It was more than a decade ago that I first entered what was, at the time, an intimidating environment called the gym floor.
My first gym was small, there wasn't really anywhere to hide, and being a) next to a rugby club and b) a place with a weights area, the majority of the other guys were... bigger than me. I've got a slim build, what Ayurveda aficionados would call a vata dosha.
As a teenager (16 or 17, I think), I had joined the gym for one reason and one reason only. I was skinny. I had been aware of it all of my life, and I'd often be reminded of this by unhelpful relatives, as well as this mean kid who, during a family vacation when I was by the pool, decided to call my skinny frame out in front of a couple of girls and ask "Haven't you ever been to a gym?"
I don't need to tell you that moments like that can stick with you for a long time.
My approach to (and relationship with) "the gym" has changed a fair bit since then. Here's what it was like then vs now, and how my workouts have changed along the way:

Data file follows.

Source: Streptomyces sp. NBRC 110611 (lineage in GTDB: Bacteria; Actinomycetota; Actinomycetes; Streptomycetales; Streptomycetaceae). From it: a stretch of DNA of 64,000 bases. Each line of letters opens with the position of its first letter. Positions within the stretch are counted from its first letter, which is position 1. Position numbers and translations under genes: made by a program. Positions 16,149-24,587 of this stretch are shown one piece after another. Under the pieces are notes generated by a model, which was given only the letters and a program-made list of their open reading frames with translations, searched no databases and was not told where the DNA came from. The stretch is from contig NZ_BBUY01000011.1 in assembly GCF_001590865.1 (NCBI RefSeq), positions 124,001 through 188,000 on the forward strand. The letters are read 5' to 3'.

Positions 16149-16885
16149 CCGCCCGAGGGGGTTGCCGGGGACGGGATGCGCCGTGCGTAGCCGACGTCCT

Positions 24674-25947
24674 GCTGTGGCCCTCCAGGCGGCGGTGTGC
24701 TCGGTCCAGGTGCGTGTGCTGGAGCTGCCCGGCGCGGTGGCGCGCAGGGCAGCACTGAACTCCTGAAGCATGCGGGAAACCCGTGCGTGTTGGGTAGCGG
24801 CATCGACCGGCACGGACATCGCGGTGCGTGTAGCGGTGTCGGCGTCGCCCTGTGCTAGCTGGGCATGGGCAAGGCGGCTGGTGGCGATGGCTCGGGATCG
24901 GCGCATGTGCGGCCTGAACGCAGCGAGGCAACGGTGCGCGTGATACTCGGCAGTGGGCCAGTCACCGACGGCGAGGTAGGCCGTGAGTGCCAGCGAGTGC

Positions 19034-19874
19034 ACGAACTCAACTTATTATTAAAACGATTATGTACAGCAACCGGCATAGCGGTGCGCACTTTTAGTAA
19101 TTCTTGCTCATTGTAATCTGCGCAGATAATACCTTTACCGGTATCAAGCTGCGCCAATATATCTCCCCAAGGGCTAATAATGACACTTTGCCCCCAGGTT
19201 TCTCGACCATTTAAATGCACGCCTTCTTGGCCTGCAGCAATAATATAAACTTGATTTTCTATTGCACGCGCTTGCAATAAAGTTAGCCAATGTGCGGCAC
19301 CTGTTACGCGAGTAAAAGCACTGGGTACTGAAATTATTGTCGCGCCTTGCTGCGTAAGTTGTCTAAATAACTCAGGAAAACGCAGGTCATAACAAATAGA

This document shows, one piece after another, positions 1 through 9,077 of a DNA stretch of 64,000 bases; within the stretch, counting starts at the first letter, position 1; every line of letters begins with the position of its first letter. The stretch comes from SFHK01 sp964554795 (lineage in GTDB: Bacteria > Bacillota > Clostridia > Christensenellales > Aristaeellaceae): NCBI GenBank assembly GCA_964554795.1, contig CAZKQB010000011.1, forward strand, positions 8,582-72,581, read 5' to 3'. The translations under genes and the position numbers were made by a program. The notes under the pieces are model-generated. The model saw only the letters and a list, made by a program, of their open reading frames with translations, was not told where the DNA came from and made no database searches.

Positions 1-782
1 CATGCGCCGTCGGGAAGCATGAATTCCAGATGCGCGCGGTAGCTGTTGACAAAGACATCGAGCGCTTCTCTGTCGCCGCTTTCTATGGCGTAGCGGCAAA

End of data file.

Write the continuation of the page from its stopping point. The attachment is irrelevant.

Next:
I was skinny and I wanted to get bigger, period. I was insecure about my body and went through a phase of heavy weights, protein shakes, eating lots of eggs, meat and carbs to grow in size. I'm a slow-eater, and we're talking 4-6 meals a day... stuffing my face with carbs late at night comes to mind.
To be honest, beyond the newly-found bulk atop my still-skinny legs, I remained the same, insecure person underneath. I may have been visibly 'bigger' on the outside, and I'd feel the "buzz" after a workout, as well as the satisfaction of an aching body, but on the inside I felt the same about myself. In fact, the whole "getting bigger" thing is a slippery slope where you always feel like you're not enough, and fraught with comparison, machismo and ego. I've watched in recent years as gym-going has gone more mainstream and the Instagram culture has emerged.